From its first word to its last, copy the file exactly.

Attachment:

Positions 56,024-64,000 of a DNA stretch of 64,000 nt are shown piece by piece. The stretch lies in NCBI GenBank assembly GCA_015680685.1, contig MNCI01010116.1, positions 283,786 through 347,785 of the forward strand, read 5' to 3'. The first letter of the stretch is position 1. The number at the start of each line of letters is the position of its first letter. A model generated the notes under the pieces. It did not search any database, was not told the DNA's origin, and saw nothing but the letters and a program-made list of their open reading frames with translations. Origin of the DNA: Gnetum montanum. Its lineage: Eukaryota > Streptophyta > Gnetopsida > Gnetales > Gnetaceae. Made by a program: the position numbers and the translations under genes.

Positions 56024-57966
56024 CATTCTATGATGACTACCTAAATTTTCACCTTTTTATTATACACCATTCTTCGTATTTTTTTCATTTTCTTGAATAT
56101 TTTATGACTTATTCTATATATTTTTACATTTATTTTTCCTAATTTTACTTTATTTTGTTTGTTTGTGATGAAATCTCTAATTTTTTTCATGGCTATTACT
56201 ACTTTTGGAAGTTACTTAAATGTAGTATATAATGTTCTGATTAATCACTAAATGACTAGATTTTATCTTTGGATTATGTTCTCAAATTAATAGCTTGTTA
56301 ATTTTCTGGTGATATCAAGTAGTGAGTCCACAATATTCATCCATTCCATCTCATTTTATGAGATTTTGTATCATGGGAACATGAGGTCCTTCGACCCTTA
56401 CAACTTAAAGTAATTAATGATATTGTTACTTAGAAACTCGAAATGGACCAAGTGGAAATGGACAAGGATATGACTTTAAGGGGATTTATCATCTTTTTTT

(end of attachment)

Positions 56,024-64,000 of a DNA stretch of 64,000 nt are shown piece by piece. The stretch lies in NCBI GenBank assembly GCA_015680685.1, contig MNCI01010116.1, positions 283,786 through 347,785 of the forward strand, read 5' to 3'. The first letter of the stretch is position 1. The number at the start of each line of letters is the position of its first letter. A model generated the notes under the pieces. It did not search any database, was not told the DNA's origin, and saw nothing but the letters and a program-made list of their open reading frames with translations. Origin of the DNA: Gnetum montanum. Its lineage: Eukaryota > Streptophyta > Gnetopsida > Gnetales > Gnetaceae. Made by a program: the position numbers and the translations under genes.

Positions 56024-57966
56024 CATTCTATGATGACTACCTAAATTTTCACCTTTTTATTATACACCATTCTTCGTATTTTTTTCATTTTCTTGAATAT
56101 TTTATGACTTATTCTATATATTTTTACATTTATTTTTCCTAATTTTACTTTATTTTGTTTGTTTGTGATGAAATCTCTAATTTTTTTCATGGCTATTACT
56201 ACTTTTGGAAGTTACTTAAATGTAGTATATAATGTTCTGATTAATCACTAAATGACTAGATTTTATCTTTGGATTATGTTCTCAAATTAATAGCTTGTTA
56301 ATTTTCTGGTGATATCAAGTAGTGAGTCCACAATATTCATCCATTCCATCTCATTTTATGAGATTTTGTATCATGGGAACATGAGGTCCTTCGACCCTTA
56401 CAACTTAAAGTAATTAATGATATTGTTACTTAGAAACTCGAAATGGACCAAGTGGAAATGGACAAGGATATGACTTTAAGGGGATTTATCATCTTTTTTT